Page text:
(Micoperi SRL v Shipowners' Mutual Protection & Indemnity Association (Luxembourg), Commercial Court,  EWHC 2686)
Demurrage claim – documents only arbitration - duty of fairness between parties
Appeal from arbitration award alleging serious irregularity by arbitrators in that they failed to act fairly between the parties. Alleged that when dealing with a demurrage claim on documents alone, the arbitrators failed to enquire whether the claimant was advancing an argument based on a reported decision of which the arbitrators knew the claimant was unaware.
- In light of the written submissions it was impossible to suggest that the arbitrators failed to give the charterers a reasonable opportunity of putting their case.
- The duty of fairness in section 33 Arbitration Act 1996 does not require the arbitrators to alert charterers to an argument they had missed.
- As there was no breach of section 33 there was no serious irregularity or substantial injustice.
(ED & F Man Sugar Ltd v Belmont Shipping Ltd, Commercial Court,  EWHC 2992)
Refund guarantees – construction – on demand
Refund guarantees provided to claimant buyers in respect of contracts for building of tankers. Contracts terminated and refunds claimed under the guarantees. Payment in part only made. Claim for full payment, and counterclaim by defendants for return of payments as made under a mistake of fact or law.
The claim for full payment succeeded:
- There was no variation to the shipbuilding contract to allow separate refund guarantees for the individual instalments, rather than one guarantee for all instalments.
- On their true construction, the refund guarantees were demand guarantees and the defendants' liability was not conditional on the builder being liable under the shipbuilding contracts.
- Each guarantee provided for the amount payable on demand to automatically increase as each instalment of the contract price was received by the builder.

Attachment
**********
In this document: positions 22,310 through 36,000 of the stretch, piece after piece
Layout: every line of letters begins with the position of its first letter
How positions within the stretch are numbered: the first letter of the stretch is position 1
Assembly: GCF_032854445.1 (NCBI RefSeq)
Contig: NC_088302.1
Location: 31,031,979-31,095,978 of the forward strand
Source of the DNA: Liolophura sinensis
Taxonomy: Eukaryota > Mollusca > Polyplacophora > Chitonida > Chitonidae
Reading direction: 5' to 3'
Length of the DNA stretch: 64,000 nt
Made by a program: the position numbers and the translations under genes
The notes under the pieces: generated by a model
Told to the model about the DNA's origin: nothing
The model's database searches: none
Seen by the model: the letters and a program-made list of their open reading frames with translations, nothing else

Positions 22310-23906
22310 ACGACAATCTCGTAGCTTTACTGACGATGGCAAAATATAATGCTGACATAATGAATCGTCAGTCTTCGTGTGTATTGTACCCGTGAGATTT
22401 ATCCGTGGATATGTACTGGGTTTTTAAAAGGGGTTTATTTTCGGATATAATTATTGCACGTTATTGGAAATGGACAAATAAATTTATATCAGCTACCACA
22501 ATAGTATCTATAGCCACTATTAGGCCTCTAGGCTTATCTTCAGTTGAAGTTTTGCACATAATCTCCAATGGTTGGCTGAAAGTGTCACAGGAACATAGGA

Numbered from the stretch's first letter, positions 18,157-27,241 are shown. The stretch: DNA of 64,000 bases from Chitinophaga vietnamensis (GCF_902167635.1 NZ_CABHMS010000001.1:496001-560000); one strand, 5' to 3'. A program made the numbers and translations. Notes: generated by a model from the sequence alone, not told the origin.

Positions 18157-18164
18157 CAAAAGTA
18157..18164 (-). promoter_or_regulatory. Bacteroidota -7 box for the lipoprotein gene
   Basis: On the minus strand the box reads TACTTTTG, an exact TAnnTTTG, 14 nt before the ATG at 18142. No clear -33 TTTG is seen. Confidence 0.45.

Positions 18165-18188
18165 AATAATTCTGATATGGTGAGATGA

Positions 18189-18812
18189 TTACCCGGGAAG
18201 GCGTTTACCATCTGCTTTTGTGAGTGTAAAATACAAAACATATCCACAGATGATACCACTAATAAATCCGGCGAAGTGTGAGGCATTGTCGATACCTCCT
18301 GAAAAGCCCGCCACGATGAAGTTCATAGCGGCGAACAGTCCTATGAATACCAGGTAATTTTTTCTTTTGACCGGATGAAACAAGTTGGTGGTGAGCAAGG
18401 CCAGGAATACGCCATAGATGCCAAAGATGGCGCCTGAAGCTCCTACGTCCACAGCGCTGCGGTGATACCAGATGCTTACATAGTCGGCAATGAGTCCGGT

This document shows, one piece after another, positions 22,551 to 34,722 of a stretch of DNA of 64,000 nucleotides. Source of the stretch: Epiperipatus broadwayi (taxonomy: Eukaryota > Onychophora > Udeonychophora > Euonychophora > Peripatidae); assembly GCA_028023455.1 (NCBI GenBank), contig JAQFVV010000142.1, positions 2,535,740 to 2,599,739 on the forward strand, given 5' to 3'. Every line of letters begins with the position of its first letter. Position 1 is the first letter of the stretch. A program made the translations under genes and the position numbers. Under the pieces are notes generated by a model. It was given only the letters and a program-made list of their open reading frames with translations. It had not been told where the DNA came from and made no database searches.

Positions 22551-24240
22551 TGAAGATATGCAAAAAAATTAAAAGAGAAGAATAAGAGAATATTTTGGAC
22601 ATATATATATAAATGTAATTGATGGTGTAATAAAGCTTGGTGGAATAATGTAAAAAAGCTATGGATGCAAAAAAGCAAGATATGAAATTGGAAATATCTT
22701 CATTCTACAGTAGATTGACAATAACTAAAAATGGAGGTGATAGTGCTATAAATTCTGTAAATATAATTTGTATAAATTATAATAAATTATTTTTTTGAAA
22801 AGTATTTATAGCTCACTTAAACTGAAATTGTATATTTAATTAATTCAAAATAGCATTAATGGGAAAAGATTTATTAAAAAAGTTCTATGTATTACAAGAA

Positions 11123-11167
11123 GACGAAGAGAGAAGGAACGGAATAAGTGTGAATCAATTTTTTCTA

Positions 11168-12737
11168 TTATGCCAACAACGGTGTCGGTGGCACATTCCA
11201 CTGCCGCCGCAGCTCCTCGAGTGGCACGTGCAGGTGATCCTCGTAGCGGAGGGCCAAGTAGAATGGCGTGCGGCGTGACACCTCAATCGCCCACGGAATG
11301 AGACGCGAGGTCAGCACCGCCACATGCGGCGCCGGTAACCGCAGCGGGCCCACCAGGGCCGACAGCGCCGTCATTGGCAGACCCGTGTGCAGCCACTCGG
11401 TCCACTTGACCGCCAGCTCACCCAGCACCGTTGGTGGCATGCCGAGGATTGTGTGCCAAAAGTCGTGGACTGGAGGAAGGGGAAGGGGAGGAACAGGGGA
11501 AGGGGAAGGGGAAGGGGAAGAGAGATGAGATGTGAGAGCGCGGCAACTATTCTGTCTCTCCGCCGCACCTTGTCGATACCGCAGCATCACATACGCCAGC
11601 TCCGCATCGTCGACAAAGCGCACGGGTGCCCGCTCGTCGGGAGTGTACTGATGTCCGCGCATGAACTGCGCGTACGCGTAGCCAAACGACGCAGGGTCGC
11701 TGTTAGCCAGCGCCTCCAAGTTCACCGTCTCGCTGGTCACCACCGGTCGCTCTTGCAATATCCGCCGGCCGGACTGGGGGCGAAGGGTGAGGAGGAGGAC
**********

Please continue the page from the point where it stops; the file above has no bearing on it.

- The shipbuilding contract was not terminated prematurely.
- The claimants did not have a duty of disclosure to the defendants. 6 Other defences put forward in relation to rectification, estoppel and the Statute of Frauds also failed.
(WS Tankship II BV v (1) The Kwangju Bank Ltd (2) Seoul Guarantee Insurance Company, Commercial Court,  EWHC 3013)
Collision case – costs – offer to settle
Decision in collision case that both parties equally to blame. Parties unable to agree costs. Offer made by defendant alleged not to comply with the requirements of CPR 61. Claimant also alleged that the defendant had not made an effective counterclaim and so claimant was entitled to all its costs prior to the date of any successful offer. Defendant asserted that it was too late to raise a time bar point in respect of its counterclaim.
- Although offer did not comply with two of the elements of a valid Part 61 offer, it was the third offer of three. The previous two had set out all elements and this offer referred back to the previous chain of correspondence. Offer was therefore valid and successful and the defendant was entitled to all his costs from 21 days after the offer was made.
- Although the defendant had not issued its own claim form, its counterclaim was set out in its Statement of Case. Any time bar point should have been taken promptly after service of the Statement of Case. As it was not, the appropriate costs order was for each party to pay 50% of the other's costs incurred prior to the expiry of the offer.
(MIOM 1 Ltd and Isle of Man Steampacket Company Ltd v Sea Echo E.N.E, Admiralty Court,  EWHC 2715)